• Resentment. When feelings of frustration or anger are not addressed, they can fester and create emotional distance between spouses.

    • Growing emotional distance. Lack of communication can create emotional distance between partners.

    • Unmet needs. This can lead to dissatisfaction and a sense of unfulfillment.

    • Conflict avoidance. Some couples avoid difficult conversations to prevent conflict, but this can backfire. Avoiding important topics can lead to more significant conflicts down the road when issues have been allowed to get bigger and bigger.

    • Lack of physical intimacy. Intimacy, particularly sexual, depends on open communication. Without it, couples can struggle to connect on a deeper level.

    • Infidelity. In some cases, individuals may seek emotional or physical intimacy outside of the marriage when they feel unfulfilled or unheard within their relationship.


    What Lack Of Communication Looks Like

    Lack of communication in a relationship can look different from couple to couple. It can sound like,

    • “He never tells me when he’ll be home.”

    • “She just expects me to know what she’s thinking.”

    • “He figures I should just know he loves me which means he doesn't have to say it.”

    • “She won’t talk after an argument. She just closes down and says everything is ‘fine.'"
    • “I think she’s happy with our relationship, but I've never asked.”

    Need further clarification?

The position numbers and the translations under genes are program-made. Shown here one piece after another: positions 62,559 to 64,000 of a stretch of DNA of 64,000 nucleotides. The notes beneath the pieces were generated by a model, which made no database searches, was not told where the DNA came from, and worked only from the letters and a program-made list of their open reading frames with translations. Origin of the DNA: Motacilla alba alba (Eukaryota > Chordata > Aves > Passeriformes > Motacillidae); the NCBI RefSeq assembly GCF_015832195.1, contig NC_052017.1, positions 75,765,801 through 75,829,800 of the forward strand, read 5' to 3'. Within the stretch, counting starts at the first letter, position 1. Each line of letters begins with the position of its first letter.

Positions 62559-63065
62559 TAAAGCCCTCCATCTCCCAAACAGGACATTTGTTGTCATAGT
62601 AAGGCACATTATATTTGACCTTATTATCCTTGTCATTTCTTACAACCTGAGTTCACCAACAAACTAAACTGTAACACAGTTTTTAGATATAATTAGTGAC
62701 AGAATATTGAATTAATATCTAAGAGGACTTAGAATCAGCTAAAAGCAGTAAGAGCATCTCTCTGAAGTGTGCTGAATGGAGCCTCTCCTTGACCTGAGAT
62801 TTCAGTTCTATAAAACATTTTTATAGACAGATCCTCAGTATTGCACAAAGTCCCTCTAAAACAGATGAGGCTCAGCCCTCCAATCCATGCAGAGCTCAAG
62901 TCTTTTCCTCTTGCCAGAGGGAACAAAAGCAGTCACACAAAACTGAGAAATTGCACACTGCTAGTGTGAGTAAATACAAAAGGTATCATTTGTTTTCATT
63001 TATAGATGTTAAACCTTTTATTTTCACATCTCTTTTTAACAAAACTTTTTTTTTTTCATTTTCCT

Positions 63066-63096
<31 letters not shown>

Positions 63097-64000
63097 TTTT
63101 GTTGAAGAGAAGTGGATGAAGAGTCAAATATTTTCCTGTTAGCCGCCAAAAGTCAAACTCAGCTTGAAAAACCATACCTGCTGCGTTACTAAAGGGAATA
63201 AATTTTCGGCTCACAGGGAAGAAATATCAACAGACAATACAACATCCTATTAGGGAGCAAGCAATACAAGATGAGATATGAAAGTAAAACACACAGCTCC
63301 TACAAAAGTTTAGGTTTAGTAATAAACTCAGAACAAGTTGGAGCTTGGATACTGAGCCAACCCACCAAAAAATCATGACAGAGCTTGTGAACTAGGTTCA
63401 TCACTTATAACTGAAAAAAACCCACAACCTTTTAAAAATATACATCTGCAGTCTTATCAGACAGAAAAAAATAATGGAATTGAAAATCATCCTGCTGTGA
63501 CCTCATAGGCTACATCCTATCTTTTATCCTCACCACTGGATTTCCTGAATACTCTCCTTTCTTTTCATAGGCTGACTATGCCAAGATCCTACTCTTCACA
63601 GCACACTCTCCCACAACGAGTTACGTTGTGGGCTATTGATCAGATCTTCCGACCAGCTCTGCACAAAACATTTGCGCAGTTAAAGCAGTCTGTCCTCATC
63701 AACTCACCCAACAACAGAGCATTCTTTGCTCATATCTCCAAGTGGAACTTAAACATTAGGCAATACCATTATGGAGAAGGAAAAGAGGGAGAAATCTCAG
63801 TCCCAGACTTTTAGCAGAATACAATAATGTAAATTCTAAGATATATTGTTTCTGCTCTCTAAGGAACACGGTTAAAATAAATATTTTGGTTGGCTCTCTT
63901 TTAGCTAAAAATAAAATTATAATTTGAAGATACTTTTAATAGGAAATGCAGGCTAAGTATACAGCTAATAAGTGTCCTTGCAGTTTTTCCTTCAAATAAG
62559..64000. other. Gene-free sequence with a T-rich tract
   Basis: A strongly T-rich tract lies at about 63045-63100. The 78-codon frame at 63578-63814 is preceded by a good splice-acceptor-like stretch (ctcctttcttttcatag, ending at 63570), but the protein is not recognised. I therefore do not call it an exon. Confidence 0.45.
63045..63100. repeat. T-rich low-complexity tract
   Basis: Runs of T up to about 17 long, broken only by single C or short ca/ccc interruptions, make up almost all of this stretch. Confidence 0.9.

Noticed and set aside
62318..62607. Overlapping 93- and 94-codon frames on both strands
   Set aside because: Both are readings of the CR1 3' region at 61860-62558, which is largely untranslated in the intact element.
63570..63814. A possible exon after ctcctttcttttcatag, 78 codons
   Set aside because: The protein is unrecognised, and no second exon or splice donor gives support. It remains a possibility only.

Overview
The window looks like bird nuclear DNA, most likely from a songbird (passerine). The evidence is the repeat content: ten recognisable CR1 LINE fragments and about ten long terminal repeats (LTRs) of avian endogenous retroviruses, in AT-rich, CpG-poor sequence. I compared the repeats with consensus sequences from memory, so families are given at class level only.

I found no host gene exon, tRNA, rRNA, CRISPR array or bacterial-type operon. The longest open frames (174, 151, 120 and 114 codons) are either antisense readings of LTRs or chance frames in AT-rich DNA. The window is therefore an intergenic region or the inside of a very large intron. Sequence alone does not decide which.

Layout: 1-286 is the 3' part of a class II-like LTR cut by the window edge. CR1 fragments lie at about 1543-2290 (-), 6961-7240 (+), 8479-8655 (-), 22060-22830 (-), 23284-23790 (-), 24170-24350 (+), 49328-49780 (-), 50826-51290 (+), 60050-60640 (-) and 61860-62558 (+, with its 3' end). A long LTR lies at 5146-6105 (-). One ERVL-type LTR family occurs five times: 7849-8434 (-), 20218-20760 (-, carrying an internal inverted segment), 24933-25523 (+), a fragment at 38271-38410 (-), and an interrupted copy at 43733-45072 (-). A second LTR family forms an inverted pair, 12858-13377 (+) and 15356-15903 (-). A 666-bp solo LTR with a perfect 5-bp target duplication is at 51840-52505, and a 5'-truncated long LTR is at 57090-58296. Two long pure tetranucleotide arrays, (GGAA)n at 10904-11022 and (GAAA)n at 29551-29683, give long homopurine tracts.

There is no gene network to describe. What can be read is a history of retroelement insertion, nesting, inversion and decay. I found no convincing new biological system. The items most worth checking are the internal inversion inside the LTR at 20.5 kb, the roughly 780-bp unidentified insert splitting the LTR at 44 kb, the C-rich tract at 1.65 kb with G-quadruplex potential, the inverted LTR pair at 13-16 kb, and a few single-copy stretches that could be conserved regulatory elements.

Here's a real-life example of what lack of communication can look like in a marriage (I'm currently counseling the wife).

    A husband, Allen, is unhappy with the sex in his marriage. Rather than speak to his wife, Renee, and tell her how he feels and what he'd like to change in their sex life, he decides to write her a letter instead. Now to be fair sex is a difficult topic for most couples to talk about, but Allen and Renee also have a long-standing pattern in their relationship of avoiding dealing with things.

    Renee reads the letter but instead of talking to Allen she just mentally decides she'll make more of an effort. She also journals about some of the reasons why she thinks their sex life is the way it is but never shares this information with Allen. So, Allen’s letter goes unacknowledged, and nothing gets discussed.

    It's now 10 years later, Allen is having an affair and is divorcing Renee. His limited explanation of why he wants to end their 27-year marriage goes back to that letter. Allen says she never responded to it. Renee says she did and tried to make their sex better. He says he didn't see any change.


    Allen believes he communicated with Renee. Renee feels he never told her he was still unhappy after the letter. Lack of communication has led to divorce for this couple. It all started with their pattern of avoiding talking with each other that grew and grew over time.

    What do you see here?

    • Misunderstanding? Yes.

    • Conflict avoidance? Absolutely.

    • Resentment? You bet.

    • Unmet needs? For sure.

    • Growing emotional distance? It’s there.

    • Lack of intimacy? Clearly.

    Another common example of communication problems is when partners try to communicate with each other through their kids.